Super Bowl and sports fan depression: How to cope when your team loses, according to mental health experts
Madden NFL held its annual Super Bowl simulation, predicting a big night for Kansas City.
You win some, you lose some — and the Super Bowl every year is no exception.
As the Kansas City Chiefs and San Francisco 49ers went head-to-head in Super Bowl LVIII on Sunday night, fans were headed either for a victory dance or a major let-down.
So what happens when your team loses? Experts say it could lead to sports fan depression.
SUPER BOWL QUIZ! HOW MUCH DO YOU KNOW ABOUT SUNDAY'S BIG GAME?
Although not clinically recognized as a medical condition, sports fan depression is a "very real experience for avid sports fans," said licensed professional counselor Jill Lamar, who is based in Pennsylvania.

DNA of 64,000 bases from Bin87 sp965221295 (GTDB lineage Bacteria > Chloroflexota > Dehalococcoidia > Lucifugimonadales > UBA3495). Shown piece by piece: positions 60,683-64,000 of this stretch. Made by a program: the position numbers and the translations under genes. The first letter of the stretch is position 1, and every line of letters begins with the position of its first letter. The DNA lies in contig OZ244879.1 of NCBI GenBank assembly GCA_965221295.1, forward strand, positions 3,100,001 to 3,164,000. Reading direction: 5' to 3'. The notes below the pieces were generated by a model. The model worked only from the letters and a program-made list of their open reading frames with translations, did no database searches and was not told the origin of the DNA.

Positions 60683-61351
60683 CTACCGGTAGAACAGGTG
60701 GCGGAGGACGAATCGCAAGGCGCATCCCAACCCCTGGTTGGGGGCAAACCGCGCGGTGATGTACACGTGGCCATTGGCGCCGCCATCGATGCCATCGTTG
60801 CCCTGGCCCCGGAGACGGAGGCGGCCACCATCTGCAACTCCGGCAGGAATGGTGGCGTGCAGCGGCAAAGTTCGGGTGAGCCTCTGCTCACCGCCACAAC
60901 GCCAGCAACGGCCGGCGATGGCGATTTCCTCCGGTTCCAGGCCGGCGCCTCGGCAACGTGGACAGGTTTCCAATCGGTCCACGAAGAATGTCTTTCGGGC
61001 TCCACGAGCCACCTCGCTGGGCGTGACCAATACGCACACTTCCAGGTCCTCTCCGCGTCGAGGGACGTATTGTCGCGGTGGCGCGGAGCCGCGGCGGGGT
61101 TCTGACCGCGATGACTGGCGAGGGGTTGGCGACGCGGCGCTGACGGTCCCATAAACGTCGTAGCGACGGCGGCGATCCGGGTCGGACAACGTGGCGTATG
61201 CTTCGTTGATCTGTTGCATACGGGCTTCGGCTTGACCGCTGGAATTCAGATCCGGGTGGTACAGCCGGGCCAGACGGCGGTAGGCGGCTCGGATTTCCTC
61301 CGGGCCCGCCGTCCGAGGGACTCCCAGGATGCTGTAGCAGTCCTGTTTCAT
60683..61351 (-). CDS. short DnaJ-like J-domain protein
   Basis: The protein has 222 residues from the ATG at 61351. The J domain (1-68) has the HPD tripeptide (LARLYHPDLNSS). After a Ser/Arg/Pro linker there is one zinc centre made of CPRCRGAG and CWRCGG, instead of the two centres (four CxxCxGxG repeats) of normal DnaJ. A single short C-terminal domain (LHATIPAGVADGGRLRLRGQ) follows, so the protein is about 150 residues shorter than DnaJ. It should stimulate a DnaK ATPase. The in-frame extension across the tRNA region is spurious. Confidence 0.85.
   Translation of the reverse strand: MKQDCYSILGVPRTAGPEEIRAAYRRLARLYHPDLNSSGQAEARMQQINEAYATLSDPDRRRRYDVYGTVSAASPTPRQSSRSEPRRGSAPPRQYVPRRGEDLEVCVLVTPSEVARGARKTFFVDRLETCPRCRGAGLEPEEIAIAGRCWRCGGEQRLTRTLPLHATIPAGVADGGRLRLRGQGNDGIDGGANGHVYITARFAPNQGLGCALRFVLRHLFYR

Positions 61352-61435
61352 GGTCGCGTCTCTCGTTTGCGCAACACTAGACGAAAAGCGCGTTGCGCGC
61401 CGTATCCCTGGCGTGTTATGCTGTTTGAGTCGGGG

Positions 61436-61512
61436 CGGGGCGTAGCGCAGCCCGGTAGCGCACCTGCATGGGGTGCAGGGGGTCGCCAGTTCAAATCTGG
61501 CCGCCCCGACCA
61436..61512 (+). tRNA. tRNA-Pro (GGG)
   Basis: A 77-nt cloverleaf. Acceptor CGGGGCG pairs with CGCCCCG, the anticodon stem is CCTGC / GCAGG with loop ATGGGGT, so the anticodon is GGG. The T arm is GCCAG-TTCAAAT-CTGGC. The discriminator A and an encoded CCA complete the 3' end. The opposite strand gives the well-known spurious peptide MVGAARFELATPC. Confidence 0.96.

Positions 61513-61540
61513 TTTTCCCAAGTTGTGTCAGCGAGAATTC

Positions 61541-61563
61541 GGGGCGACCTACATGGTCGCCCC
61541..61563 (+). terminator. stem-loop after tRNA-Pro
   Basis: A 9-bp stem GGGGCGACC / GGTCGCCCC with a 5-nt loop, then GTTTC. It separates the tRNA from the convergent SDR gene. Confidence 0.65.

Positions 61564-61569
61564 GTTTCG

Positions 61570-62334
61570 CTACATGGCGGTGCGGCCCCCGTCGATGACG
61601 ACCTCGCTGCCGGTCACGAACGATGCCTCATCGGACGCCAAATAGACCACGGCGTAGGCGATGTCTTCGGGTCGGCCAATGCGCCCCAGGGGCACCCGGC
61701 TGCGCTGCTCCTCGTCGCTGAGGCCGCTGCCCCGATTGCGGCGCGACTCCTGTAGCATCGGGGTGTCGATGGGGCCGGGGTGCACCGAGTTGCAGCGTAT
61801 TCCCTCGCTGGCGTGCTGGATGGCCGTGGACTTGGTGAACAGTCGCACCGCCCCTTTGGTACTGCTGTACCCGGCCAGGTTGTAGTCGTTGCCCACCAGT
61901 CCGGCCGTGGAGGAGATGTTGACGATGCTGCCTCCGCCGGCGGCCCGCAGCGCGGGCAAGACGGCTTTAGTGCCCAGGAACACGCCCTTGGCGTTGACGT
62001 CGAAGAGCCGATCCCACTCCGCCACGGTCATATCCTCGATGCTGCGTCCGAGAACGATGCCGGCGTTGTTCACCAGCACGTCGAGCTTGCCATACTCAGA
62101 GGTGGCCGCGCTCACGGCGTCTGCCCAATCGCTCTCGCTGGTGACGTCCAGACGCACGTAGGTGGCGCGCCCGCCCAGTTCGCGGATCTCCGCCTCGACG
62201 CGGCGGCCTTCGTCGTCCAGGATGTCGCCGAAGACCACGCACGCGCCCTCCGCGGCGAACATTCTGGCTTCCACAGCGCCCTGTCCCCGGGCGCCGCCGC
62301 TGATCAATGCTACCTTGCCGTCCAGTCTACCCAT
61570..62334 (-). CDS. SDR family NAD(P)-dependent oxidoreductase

"Sports fan depression occurs when your team or favorite player loses to the competition," she told Fox News Digital.
A Chiefs fan (left) and a 49ers fan react to plays in previous games. (Scott Winters/Icon Sportswire via Getty Images; Justin Sullivan/Getty Images)
"For those who are overly invested in the outcome of sporting events — especially something as titanic as the Super Bowl — their emotional attachment to their hometown or favorite team can get in the way of their happiness and mental health."
Lamar, who provides counseling services at Thriveworks in Philadelphia, noted that sports fan depression can leave people with feelings of sadness, frustration, numbness and lack of interest in activities they previously enjoyed.
These emotions can last for two weeks or more after the game ends, she said.
TRAVIS KELCE'S BARBER REVEALS WHAT TAYLOR SWIFT THINKS OF KANSAS CITY CHIEFS BOYFRIEND'S ELECTRIC HAIRCUT
"You may be distracted at work or withdraw socially, especially now that the season that brought you together with your